Coming 2 America: Better Than Expected, Less Than What I'd Hoped For
Have you ever gone to a concert of an aging band, hoping to hear them play their hits exactly as they sound in your memories?
It often doesn’t live up to expectations, as everyone is older and not quite as sharp as they once were, and they inevitably play a handful of songs from their new album that isn’t nearly as good as the old stuff and virtually nobody cares about.
That, in a nutshell, sums up ‘Coming 2 America’ … except rather than playing the hits with the little bit of new material, they just keep playing ‘Free Bird’ over and over and over.
Arsenio Hall and Eddie Murphy in ‘Coming 2 America,’ available now on Amazon Prime Video. (Photo by Quantrell D. Colbert. Courtesy of Amazon Studios.)
In the sequel to 1988’s ‘Coming to America,’ more than three decades have passed since Prince Akeem (Eddie Murphy) and his right-hand man, Semmi (Arsenio Hall), travelled to New York City to find the prince a wife. That adventure proved fruitful, as Akeem and Lisa (Shari Headley) are happily married with three daughters – Mika (KiKi Layne), Omma (Bella Murphy), and Tinashe (Akiley Love).
Following the death of his father, King Jaffe Joffer (James Earl Jones), Akeem ascends to the throne of Zamunda. His rule, however, will be short-lived if General Izzi (Wesley Snipes, the militant leader of Zamunda’s neighbor, Nexdoria, has anything to say about it.
Izzi views Akeem as soft and coddled, and – per Zumundan law – with no sons, he has no heirs to the throne, despite Mika being groomed for the role since birth.
With others sharing the general’s opinion of Akeem, they decide to let him in on a secret that could save his life and the kingdom itself – he has a son in the Big Apple from his previous visit. With time not on their side, Akeem and Semmi head back to NYC to find his unknown son, Lavelle (Jermaine Fowler), and bring him back to claim his birthright.
King Akeem (Eddie Murphy) meets his newly discovered son, Lavelle (Jermaine Fowler) in ‘Coming 2 America.’ (Photo by Annette Brown. Courtesy of Amazon Studios.)
· The characters you came to know and love in the original film are back – in addition to those mentioned above, John Amos returns as Lisa’s father and the proprietor of McDowell’s restaurant, Cleo; Louie Anderson is back as Maurice, the bumbling McDowell’s employee; and several of the various characters played by Murphy and Hall also show up – and they all do it seamlessly.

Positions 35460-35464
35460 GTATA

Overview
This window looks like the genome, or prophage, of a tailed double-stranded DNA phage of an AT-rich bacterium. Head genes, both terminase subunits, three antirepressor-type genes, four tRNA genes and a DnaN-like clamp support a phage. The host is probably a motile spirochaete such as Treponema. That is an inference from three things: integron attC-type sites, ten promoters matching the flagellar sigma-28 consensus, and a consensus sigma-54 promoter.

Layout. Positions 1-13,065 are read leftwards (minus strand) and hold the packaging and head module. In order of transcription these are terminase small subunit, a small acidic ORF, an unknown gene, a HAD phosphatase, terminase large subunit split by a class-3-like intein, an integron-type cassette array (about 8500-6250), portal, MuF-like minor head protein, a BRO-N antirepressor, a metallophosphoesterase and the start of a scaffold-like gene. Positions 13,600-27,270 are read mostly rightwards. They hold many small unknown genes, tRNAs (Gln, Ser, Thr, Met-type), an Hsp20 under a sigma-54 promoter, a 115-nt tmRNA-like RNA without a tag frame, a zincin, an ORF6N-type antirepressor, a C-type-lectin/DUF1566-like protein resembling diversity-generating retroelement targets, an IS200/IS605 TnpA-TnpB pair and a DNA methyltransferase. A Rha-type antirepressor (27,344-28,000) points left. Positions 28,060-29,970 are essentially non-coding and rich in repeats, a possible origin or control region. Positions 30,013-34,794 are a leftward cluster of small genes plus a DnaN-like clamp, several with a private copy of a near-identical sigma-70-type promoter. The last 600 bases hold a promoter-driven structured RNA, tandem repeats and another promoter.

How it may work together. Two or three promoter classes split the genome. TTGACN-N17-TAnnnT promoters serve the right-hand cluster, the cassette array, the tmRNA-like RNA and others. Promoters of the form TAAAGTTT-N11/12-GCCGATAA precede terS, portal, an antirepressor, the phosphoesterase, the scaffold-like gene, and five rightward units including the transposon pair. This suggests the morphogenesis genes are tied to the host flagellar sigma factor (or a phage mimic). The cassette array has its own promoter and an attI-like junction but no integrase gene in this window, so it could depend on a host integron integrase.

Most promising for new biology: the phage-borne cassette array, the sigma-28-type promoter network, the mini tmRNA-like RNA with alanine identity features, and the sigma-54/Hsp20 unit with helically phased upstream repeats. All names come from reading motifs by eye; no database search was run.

· There are a lot of fun throwbacks jokes and moments that pay homage to the original film that fans will surely enjoy.
· The young cast members were fun and believable. It would have actually been nice to see their characters fleshed out a bit and more time devoted to them.
· It tackles the idea of being true to yourself and not conforming to other people’s norms simply to gain their approval.
· It promotes the idea that progress, even if it goes against generations of rule and tradition, is not only good, but necessary.
· While the callbacks to ’88 are fun, there’s just too many of them. By the midpoint, you realize that there’s simply not much there in terms of new ideas, story, jokes, or heartfelt moments, and it’s just a slightly tweaked rehash of the original.
· Once you realize that, the jokes stop being all that funny and the heartfelt moments (they’re minimal) feel less genuine.
· The new characters – aside from Akeem’s children and General Izzi – serve almost no purpose in progressing the story or other characters. Actors like Leslie Jones and Tracy Morgan – both of whom I’m a fan of – are there to presumably deliver comedic relief, but they’re given very little to deliver.
· There’s a bunch of celebrity cameos that feel forced and do even less to progress the story than the new characters.
The royal daughters of Zamunda – Mika (KiKi Layne), Omma (Bella Murphy), and Tinashe (Akiley Love) – in ‘Coming 2 America.’ (Courtesy of Amazon Studios.)
It’s obvious that prior to becoming a theatrical casualty of Covid-19, ‘Coming 2 America’ was meant to be a summer comedy blockbuster, feeding into people’s love of nostalgia and comfortability, while forgoing the quality and originality of its predecessor. And that’s a shame, because Murphy is one of the greatest comedians of my lifetime and he has undeniable on-screen chemistry with Hall – they deserved better.
Fortunately, my expectations for reboots and decades-later sequels are very low, due to being burned by a few too many over the years. Because of that, despite being rather pedestrian, I wasn’t greatly disappointed.
‘Coming 2 America’ isn’t nearly as good as we wanted and deserved, but it’s not as bad as it could’ve been.
★★ of ★★★★★